The fact that the books produced under LaHaye’s aegis are known to appeal to heterosexual male vanity regarding acceptable “male” traits makes the above paragraph a revealing insight into how much of the book constraints are probably LaHaye-mandated rather than coauthor-constructed, since common themes running through all the  book series would suggest a ‘template’ LaHaye insists his coauthors work from.

So Cal is coded not only as the potentially gay (or given his girlfriend, bisexual) artiste type, he’s also further coded as the sissy artist type by his lack of “unchecked aggression”, and other traits that, if Cal had them, would start making me worry about whether he was abusive toward Karen.

The “speed and grace”, I’ll give Cal (and thus some realism props to LaHaye and Parshall). I was pretty crappy in phys. ed. myself in high school so I know how it feels to envy those who act like sports are second nature. 🙂

“One night a cute girl wearing a Minnesota Wild shirt came up to Cal as he sat alone. She nudged his foot.

‘You’re in my seat.’

Cal looked around. There wasn’t anyone seated within a dozen rows of them.

She nudged him again, insisting, ‘You’re in my seat.'”

This obvious lack of clue that she likes him feels very familiar. I’ve kicked myself a dozen times over realizing that $GIRL liked me back in high school because she did such-and-so and I was just too dense to see it at the time. Cal feels pretty realistic. 🙂

“He probably fell in love with her that first instant, but it took him three months to admit it to himself and another three months to finally tell her how he felt. All she could do was smile and say, ‘What took you so long?’

He loved her unpretentious way and how she made him feel safe and confident. And of course, they both shared a faith in Christ. Beyond all that she supported his desire to be an artist. She wanted to be a performer herself, either an actress or a singer. But she said she wanted to do more with her talent than just get famous and rich.”

I’ve left out a bit, but it doesn’t matter; there’s no indication as to how they ran across each other in the intervening six months. Still, the patiently-waiting-girl is a trope that is sometimes used by writers who assume the validity of a male-centric view of the world, and unfortunately this has been projected into the Cal/Karen ship. But thank providence it sailed without a gazillion-page crappy romance-comedy subplot that fell flat on its face multiple times and then crashed through the floor.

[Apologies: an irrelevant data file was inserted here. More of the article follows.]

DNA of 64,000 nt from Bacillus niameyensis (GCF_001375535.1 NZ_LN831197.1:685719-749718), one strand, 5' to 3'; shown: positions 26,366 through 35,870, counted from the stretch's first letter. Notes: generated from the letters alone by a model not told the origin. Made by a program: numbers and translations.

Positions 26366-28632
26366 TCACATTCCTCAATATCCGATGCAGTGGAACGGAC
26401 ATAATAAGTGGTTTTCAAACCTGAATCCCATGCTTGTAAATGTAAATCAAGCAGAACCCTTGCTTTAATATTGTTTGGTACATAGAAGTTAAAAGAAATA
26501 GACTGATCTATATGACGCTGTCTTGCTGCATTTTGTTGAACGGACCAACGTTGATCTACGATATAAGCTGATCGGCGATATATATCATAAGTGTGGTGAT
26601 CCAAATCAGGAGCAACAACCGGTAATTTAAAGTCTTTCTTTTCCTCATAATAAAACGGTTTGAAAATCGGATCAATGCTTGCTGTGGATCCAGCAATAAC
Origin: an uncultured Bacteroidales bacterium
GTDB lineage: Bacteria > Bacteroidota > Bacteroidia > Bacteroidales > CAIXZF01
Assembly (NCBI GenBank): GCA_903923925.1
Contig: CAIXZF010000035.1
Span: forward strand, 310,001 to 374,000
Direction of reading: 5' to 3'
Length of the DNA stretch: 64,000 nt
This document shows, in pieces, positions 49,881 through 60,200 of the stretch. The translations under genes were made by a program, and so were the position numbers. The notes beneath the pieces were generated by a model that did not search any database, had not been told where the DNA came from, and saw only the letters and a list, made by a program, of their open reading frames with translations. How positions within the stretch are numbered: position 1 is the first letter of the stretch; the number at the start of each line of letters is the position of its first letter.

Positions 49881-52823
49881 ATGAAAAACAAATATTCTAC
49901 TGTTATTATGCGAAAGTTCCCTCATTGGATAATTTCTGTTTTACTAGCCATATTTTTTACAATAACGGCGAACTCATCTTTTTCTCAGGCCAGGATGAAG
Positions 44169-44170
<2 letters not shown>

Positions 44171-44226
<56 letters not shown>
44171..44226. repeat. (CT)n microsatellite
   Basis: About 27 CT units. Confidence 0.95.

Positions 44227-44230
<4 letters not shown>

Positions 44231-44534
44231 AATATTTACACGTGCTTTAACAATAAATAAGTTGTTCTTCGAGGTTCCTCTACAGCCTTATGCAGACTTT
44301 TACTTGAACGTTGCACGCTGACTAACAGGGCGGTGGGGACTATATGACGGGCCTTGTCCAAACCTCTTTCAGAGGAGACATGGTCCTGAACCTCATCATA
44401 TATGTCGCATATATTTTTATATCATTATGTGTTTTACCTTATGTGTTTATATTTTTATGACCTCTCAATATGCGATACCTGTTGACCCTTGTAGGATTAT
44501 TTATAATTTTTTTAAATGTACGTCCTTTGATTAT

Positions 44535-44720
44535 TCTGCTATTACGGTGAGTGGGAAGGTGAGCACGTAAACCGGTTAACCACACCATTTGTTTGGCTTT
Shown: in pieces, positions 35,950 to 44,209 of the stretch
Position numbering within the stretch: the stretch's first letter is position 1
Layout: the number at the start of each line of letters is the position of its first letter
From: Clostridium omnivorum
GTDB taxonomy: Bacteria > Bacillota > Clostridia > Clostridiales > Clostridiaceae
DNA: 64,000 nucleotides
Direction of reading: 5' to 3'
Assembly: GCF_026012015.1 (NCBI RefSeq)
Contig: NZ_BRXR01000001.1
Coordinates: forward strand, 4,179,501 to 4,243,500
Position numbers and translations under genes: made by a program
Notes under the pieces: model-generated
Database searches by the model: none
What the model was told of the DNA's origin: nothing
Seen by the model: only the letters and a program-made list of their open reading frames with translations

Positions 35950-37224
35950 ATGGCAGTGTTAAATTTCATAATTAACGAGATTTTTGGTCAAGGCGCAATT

Note the obligatory Christianity of Cal and Karen, of course. But again, she pushes the “BEWARE” button because she wants to do more than just be rich and famous. In American conservative culture, not wanting to be rich and famous might as well get you tarred and feathered as a Communist, and certainly there are strong interlinkages between this political philosophy and the religious philosophy of RTCism.

Now, if I stop here and just assume the relationship goes as it is, they’d graduate, Cal’d become a famous artist and Karen a hit singer, and together they’d make enough money to make ol’ Joshua Warbucks reach for the Maalox when he has to visit them or vice versa. (Yes, I’m being a bit cynical today; allow me my momentary weaknesses 😀 )

“Cal had only told his parents a little about Karen, but it had taken him all summer just to get up the courage to tell them he was changing majors. He didn’t want them to think she had had anything to do with his decision. And the truth was, she hadn’t. She’d just given him the confidence he needed to realize what he really wanted to do.”

If this was any other book I’d love watching the Cal-POV as he sticks to his guns and does what he wants to do.

Unfortunately, and perhaps my reading of Fred Clark’s blog has unfairly tinged this one, Cal doing the above will be shown as a Bad Thing. Or at least Something We’ll Let You Do, Son, But You’ll Be SORRY!

“Cal pulled his ticket from his shirt pocket to check the train time. Fifteen minutes. Fifteen more minutes, and then he could leave all this behind. All the harsh words, the long looks, the cold silences.”

The above offers an interesting, and tantalizing, amount of back story regarding Cal’s interactions with his family and perhaps with some other acquaintances.

The next couple of paragraphs bring us up in temporal sync with Deborah and Abigail’s discovery at Times Square.

“Then he heard the first scream.

He looked up to see a woman across the train station. She was white as a ghost, staring at a TV monitor on the opposite platform. Everyone around her was doing the same. Cal turned to the nearest monitor. He couldn’t hear the sound, but he could see on the screen a reporter in Times Square pointing up at the sky. The text below him read, ‘NY CITY IN PANIC, NUCLEAR ATTACK IMMINENT.'”